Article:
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Relationship between size of polyps and the distribution of sea fans in the Gulf of California

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Sea fans, or soft corals, which can form extensive underwater forests, are the dominant group of marine invertebrates in rocky reefs in the Gulf of California (GoC)1. In the GoC, information about this group is scarce and the reason they are abundant or the factors that determine their distribution are unknown.

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Both soft and rocky corals are made up of colonies of small individuals called polyps and each of them has tentacles that surround their mouths, which they use to capture their small prey and ingest them. The size of the polyps varies by species and therefore the amount of food they can capture also varies. Our observations have shown that the presence of certain species of sea fans at different sites in the GoC is associated with polyp size and the amount of food captured. That is, the species with large polyps are more frequent in sites where food is more abundant, and vice versa.

We analyzed data on the abundance of sea fans from the Ecological Monitoring Program of the Gulf of California Marine Program for 2009 and 2010, from the northern GoC to Cabo San Lucas in the south. The size of the polyp was estimated by genus, from the number of polyps per square centimeter in the coral branches. In addition, we took into account the productivity distribution gradient reported in the scientific literature to analyze if there is a relationship between this and the distribution of the studied sea fans3.

Major findings:

We found six genera: Eugorgia, Leptogorgia, Pacifigorgia, Muricea, Heterogorgia and Psammogorgia. We believe that coral species of these genera, and their polyps, are adapted to the frequency and size of food in the locations where they are distributed. We found that sea fans with larger polyps (Muricea, Heterogorgia and Psammogorgia) are more abundant in the northern region of the GoC, where food is more abundant and is of larger size. On the other hand, the small polyp groups (Leptogorgia and Pacifigorgia) are more abundant in the south of the GoC, where there is less food and it is of smaller size. The association, large polyp / high productivity could be explained because during winter-spring there are strong northern winds in the north of the GoC that mix cold waters that come from the bottom of the sea, while the tidal currents re-release the nutrients towards the surface, enriching the water column and producing more food2. On the other hand, in the southern GoC, the water is warm year-round, and with weak winds, the deep water mixture is not so strong and therefore food is scarce.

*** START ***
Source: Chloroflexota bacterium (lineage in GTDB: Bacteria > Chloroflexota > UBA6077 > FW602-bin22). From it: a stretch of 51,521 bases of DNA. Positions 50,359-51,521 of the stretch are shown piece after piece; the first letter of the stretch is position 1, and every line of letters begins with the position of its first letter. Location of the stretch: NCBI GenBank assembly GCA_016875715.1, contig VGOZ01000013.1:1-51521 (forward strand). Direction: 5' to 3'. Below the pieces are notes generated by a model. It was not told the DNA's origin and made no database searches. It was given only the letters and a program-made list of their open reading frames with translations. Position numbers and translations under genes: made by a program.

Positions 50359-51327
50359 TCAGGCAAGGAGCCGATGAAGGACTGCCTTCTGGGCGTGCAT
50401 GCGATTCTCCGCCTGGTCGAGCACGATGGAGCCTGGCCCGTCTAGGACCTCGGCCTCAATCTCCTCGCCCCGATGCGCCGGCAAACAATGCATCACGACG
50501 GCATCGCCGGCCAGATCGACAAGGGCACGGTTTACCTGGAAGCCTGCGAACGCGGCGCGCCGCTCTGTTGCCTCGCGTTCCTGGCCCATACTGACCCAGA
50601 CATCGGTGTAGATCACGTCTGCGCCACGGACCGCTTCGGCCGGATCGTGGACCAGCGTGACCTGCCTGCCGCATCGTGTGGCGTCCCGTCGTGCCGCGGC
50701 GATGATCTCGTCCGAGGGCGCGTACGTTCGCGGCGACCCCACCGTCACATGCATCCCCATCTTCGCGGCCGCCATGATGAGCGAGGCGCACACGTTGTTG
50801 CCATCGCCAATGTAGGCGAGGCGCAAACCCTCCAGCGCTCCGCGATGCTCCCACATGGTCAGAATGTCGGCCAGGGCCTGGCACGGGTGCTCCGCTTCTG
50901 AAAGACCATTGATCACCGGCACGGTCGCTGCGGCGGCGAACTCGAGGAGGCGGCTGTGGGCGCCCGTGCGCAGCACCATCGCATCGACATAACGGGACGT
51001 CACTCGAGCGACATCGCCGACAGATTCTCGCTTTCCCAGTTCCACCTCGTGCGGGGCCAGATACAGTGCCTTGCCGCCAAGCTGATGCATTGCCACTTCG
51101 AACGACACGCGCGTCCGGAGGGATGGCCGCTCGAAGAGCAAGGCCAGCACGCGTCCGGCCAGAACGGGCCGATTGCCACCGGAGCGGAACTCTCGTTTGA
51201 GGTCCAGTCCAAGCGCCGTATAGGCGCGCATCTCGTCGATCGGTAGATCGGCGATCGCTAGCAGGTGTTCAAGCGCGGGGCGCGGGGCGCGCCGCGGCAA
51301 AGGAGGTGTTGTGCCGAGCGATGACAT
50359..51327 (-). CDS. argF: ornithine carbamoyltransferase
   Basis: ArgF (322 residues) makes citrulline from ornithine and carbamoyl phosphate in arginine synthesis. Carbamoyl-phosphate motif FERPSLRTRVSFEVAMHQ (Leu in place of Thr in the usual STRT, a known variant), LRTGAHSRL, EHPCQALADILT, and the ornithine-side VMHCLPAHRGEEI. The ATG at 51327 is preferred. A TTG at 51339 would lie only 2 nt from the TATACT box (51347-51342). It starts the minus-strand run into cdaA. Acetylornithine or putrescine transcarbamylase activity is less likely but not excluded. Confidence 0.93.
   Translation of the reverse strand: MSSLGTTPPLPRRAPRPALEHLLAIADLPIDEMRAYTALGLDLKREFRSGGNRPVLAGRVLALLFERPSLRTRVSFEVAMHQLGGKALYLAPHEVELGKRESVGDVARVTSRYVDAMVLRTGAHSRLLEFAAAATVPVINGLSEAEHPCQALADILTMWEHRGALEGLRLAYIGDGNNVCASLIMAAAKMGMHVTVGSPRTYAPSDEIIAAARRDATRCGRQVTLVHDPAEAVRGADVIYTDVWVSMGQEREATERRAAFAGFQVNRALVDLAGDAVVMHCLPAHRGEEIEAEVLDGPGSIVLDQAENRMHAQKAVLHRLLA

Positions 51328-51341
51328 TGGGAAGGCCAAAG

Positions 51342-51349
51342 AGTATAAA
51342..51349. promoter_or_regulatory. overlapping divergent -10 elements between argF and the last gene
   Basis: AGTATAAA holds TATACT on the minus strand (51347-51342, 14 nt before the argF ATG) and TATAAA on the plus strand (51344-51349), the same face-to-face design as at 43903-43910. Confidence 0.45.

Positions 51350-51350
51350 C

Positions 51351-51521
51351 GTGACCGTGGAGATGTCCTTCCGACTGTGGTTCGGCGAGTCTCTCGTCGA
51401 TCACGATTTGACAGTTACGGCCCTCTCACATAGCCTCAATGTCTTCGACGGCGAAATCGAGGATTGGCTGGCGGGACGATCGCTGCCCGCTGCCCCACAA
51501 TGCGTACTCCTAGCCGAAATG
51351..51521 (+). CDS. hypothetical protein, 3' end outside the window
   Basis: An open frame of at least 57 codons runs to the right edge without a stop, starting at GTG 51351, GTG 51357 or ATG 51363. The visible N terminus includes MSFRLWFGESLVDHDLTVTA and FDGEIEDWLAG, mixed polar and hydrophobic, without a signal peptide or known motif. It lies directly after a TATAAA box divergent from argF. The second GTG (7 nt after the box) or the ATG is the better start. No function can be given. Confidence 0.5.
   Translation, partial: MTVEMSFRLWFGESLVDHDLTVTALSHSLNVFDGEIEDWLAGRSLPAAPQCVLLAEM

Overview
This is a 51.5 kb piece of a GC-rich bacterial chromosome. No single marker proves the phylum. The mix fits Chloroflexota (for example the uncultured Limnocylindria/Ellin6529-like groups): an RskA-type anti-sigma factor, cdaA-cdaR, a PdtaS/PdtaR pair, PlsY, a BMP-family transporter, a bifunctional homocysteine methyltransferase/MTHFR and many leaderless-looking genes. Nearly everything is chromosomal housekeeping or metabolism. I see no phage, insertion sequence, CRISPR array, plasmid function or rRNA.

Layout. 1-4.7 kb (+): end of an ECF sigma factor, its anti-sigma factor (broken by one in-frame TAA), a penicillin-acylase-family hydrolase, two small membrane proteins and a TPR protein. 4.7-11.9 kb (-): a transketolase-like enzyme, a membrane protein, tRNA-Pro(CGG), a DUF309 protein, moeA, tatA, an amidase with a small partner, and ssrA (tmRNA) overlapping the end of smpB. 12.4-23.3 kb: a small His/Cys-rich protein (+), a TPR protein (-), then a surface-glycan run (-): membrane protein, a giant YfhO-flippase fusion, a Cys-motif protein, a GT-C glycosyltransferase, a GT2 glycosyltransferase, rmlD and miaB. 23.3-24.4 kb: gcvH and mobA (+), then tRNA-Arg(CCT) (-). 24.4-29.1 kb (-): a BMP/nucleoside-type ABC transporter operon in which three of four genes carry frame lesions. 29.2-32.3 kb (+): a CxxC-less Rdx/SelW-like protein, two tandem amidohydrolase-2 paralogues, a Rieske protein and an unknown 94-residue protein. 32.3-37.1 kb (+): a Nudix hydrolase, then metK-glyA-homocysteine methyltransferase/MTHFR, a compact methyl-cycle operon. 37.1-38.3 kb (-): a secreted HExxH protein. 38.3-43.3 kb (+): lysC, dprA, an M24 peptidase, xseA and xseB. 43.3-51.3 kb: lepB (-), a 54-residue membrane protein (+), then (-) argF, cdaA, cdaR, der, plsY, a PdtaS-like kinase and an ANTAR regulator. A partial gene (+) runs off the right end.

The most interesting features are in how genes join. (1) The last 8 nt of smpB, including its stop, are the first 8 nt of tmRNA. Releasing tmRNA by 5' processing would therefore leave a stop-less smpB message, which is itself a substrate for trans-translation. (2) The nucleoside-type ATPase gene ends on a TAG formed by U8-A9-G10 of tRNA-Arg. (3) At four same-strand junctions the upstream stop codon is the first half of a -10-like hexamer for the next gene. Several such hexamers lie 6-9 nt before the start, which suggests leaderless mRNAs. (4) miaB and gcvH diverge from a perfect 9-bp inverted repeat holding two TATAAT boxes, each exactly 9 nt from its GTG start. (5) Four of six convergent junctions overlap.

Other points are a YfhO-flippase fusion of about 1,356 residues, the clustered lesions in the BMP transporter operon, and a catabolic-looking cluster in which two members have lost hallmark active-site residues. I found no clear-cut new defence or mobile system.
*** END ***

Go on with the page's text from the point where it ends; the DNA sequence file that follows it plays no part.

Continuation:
1. Karol Ulate, Carlos Sánchez, Alexandra Sánchez‐Rodríguez, David Alonso, Octavio Aburto‐Oropeza & Leonardo Huato‐Soberanis. 2016. Latitudinal regionalization of epibenthic macroinvertebrate communities on rocky reefs in the Gulf of California. Marine Biology Research, 12 (4): 389-401
2. Lluch-Cota SE, Aragón-Noriega EA, Arreguín-Sánchez F, Aurioles-Gamboa D, Bautista-Romero JJ, Brusca RC, et al. 2007. The Gulf of California: review of ecosystem status and sustainability challenges. Progress in Oceanography 73:1–26. doi:10.1016/j.pocean.2007.01.013.
3. Escalante F, Valdez-Holguín JE, Álvarez-Borrego S, Lara-Lara JR. 2013. Temporal and spatial variation of sea surface temperature, chlorophyll a, and primary productivity in the Gulf of California. Ciencias Marinas, 39(2): 203–215. doi:10.7773/cm.v39i2.2233.